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Page Content

  1. About the Sinhala Script
  2. Browser and Font Recommendations
  3. Setup for Keyboarding
  4. Web Development
    1. Language Code: si (Sinhala)
  5. Sinhala Unicode Chart (New Page)

About the Script

Sinhala (Sri Lanka) is a syllabic alphabet in that it consists of consonants with vowel signs.

Although Unicode includes Sinhala, support from major software vendors has not caught up yet. Therefore many Sinhala sites may offer custom fonts or be written in the Latin alphabet.

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Browser and Font Recommendations

Test Sites

If you have your browser configured correctly, the Web sites above should display the correct characters. If you have difficulties, see list below for font and browser configuration instructions.

Fonts by Platform

Open Type Third Party Fonts

Read pages for instructions on whether it is Windows compliant or Linux compliant.

See also

Recommended Browsers


Macintosh OS X - in systems before OS X 10.7 Lion, some Sinhala vowel signs will be improperly displayed, even with the correct font installed.

Manually Switch Encoding

If you see Roman character gibberish instead of a South Asian script, you will need to manually switch from Western encoding view to the Unicode encoding under the View menu of your browser.


Setup for Keyboarding

Basic Setup

In order to integrate foreign scripts into your computer, you must set up "keyboard" or input utilities in your operating system. These utilities will allow you to switch between typing English and other languages in word processors and Web tools. This process will also make sure the correct fonts are installed and available on your operating system.

See instructions for Setting up Keyboards for details.

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Web Development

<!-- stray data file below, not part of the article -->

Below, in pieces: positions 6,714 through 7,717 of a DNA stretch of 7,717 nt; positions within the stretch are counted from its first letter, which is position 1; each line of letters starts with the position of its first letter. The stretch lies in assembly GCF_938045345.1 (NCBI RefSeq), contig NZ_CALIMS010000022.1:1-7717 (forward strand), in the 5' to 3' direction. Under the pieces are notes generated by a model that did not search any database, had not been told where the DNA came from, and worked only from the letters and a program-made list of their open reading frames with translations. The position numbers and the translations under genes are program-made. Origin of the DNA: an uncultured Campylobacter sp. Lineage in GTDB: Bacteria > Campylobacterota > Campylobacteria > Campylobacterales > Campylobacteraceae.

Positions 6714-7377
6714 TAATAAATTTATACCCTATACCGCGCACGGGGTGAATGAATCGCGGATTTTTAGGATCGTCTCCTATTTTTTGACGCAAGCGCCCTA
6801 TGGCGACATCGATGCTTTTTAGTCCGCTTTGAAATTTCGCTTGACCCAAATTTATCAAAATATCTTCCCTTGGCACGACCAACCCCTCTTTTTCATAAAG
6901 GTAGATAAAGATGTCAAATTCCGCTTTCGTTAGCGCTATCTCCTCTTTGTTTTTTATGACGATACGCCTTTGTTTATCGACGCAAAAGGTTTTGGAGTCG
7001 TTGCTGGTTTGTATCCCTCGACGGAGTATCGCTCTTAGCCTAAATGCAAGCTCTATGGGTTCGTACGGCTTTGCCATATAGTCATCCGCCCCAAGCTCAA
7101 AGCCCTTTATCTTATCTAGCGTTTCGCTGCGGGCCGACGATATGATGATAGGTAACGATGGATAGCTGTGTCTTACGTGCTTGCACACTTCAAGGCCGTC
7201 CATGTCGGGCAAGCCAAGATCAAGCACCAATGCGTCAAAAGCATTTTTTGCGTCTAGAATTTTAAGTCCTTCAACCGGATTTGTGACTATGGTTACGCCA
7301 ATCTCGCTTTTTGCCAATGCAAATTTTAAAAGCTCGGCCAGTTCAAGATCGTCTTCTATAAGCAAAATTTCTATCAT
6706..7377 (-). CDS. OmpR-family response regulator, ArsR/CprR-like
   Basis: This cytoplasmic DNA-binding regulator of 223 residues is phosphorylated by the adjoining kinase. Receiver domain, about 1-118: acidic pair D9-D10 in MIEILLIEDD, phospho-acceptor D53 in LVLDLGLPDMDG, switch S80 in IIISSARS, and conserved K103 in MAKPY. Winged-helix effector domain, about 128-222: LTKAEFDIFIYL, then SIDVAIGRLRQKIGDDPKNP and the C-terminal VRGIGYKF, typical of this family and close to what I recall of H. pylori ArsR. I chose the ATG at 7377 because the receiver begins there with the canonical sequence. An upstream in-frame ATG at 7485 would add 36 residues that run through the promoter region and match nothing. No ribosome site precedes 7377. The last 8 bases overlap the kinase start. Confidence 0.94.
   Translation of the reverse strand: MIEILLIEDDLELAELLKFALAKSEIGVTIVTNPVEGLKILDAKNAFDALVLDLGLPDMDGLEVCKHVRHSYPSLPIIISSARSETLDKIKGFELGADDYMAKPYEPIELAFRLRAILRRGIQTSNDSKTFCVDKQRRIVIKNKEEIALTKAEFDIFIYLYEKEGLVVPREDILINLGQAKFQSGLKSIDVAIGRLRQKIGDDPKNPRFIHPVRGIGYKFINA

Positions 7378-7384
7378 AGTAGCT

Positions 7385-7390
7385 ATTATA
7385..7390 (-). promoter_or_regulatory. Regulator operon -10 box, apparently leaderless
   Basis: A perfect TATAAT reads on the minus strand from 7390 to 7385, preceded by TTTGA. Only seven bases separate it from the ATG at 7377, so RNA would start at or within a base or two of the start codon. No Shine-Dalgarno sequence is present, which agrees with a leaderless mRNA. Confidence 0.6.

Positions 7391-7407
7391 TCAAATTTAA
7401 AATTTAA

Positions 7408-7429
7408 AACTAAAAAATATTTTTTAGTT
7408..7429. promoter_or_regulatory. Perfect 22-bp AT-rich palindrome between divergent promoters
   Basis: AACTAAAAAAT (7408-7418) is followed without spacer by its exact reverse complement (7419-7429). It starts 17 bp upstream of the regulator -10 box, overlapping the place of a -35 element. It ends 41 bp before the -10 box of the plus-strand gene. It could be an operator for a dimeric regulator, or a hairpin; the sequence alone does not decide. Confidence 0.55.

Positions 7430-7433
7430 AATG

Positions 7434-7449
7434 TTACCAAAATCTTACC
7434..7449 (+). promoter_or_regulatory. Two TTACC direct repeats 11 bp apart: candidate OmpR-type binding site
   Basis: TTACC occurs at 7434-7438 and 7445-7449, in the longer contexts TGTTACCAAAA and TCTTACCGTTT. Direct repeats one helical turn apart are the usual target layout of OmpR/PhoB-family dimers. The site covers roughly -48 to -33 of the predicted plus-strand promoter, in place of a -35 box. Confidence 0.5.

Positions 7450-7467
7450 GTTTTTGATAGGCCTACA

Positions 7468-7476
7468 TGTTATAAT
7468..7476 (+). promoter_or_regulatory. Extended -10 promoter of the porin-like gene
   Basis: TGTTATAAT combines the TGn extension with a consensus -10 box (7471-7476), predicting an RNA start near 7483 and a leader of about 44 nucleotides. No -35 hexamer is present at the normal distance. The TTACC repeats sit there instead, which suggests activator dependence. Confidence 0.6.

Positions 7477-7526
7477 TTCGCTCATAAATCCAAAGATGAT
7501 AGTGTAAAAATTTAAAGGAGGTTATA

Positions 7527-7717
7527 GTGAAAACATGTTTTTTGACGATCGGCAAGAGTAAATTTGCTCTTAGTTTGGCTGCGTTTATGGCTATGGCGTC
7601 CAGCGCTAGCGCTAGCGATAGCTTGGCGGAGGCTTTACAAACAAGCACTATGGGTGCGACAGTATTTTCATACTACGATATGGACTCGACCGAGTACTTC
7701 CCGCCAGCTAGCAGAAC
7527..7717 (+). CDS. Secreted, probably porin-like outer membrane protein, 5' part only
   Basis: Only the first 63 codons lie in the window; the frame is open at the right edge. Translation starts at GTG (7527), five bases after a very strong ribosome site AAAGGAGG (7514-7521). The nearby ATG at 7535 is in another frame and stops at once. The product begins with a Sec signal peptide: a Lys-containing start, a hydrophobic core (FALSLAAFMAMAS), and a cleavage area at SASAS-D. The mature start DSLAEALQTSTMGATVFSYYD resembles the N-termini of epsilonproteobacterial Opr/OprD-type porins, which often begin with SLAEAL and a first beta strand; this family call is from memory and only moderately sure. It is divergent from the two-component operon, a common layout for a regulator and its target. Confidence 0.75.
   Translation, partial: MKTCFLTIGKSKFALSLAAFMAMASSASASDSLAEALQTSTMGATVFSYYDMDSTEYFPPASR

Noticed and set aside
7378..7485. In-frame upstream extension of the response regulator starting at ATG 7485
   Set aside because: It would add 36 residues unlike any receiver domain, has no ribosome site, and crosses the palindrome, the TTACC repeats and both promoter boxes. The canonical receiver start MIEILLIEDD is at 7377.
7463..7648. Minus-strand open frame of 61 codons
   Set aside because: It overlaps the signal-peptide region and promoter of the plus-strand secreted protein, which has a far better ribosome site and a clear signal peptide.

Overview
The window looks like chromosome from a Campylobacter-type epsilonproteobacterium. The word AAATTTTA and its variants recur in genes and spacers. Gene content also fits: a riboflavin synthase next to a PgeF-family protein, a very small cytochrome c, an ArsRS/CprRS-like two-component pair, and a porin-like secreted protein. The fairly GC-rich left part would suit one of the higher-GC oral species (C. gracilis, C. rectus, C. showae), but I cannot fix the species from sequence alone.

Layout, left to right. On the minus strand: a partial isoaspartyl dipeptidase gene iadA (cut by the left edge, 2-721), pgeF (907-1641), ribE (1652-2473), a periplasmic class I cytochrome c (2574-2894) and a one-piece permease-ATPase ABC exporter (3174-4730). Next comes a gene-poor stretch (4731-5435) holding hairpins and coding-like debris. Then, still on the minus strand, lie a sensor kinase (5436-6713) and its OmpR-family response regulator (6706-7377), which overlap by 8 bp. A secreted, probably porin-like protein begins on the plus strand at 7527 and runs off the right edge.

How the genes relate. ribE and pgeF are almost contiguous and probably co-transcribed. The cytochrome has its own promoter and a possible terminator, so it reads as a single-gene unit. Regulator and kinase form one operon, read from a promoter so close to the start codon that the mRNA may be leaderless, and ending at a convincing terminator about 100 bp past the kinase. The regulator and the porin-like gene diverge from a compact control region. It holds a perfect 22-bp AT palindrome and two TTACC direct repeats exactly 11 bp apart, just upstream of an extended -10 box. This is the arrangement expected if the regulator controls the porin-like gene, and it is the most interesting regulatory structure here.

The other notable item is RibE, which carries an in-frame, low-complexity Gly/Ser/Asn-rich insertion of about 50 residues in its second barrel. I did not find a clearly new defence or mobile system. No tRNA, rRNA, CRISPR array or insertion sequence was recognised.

Sinhala Encoding and Language Tags

These are the codes which allow browsers and screen readers to process data as the appropriate language. All letters in codes are lower case.

Using Encoding and Language Codes

Computers process text by assuming a certain encoding or a system of matching electronic data with visual text characters. Whenever you develop a Web site you need to make sure the proper encoding is specified in the header tags; otherwise the browser may default to U.S. settings and not display the text properly.

To declare an encoding, insert or inspect the following meta-tag at the top of your HTML file, then replace "???" with one of the encoding codes listed above. If you are not sure, use utf-8 as the encoding.

Generic Encoding Template

<meta http-equiv="Content-Type" content="text/html; charset=??? ">

Declare Unicode

<meta http-equiv="Content-Type" content="text/html; charset=utf-8 ">


The final close slash must be included after the final quote mark in the encoding header tag if you are using XHTML

Declare Unicode in XHTML

<meta http-equiv="Content-Type" content="text/html; charset=utf-8" />

No Encoding Declared

If no encoding is declared, then the browser uses the default setting, which in the U.S. is typically Latin-1. Some display errors may occur.

Language Tags

Language tags are also suggested so that search engines and screen readers parse the language of a page. These are metadata tags which indicate the language of a page, not devices to trigger translation. Visit the Language Tag page to view information on where to insert it.

Unicode Chart with HTML Entity Codes

Unless a keyboard which supports Unicode is installed, you must use the Unicode chart for Sinhala and enter HTML entity codes.

PDF and Image Files

In some cases, your best options may be to use PDF files or image files. See the Web Development Tips section for more details.

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Script Basics

Computer Setup

Unicode Fonts

Read pages for instructions on whether it is Windows compliant or Linux compliant.
Note on OS X: These fonts can be installed on a Mac, but vowel marks may not display correctly.

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Last Modified: Tuesday, 30-Jun-2015 15:54:30 EDT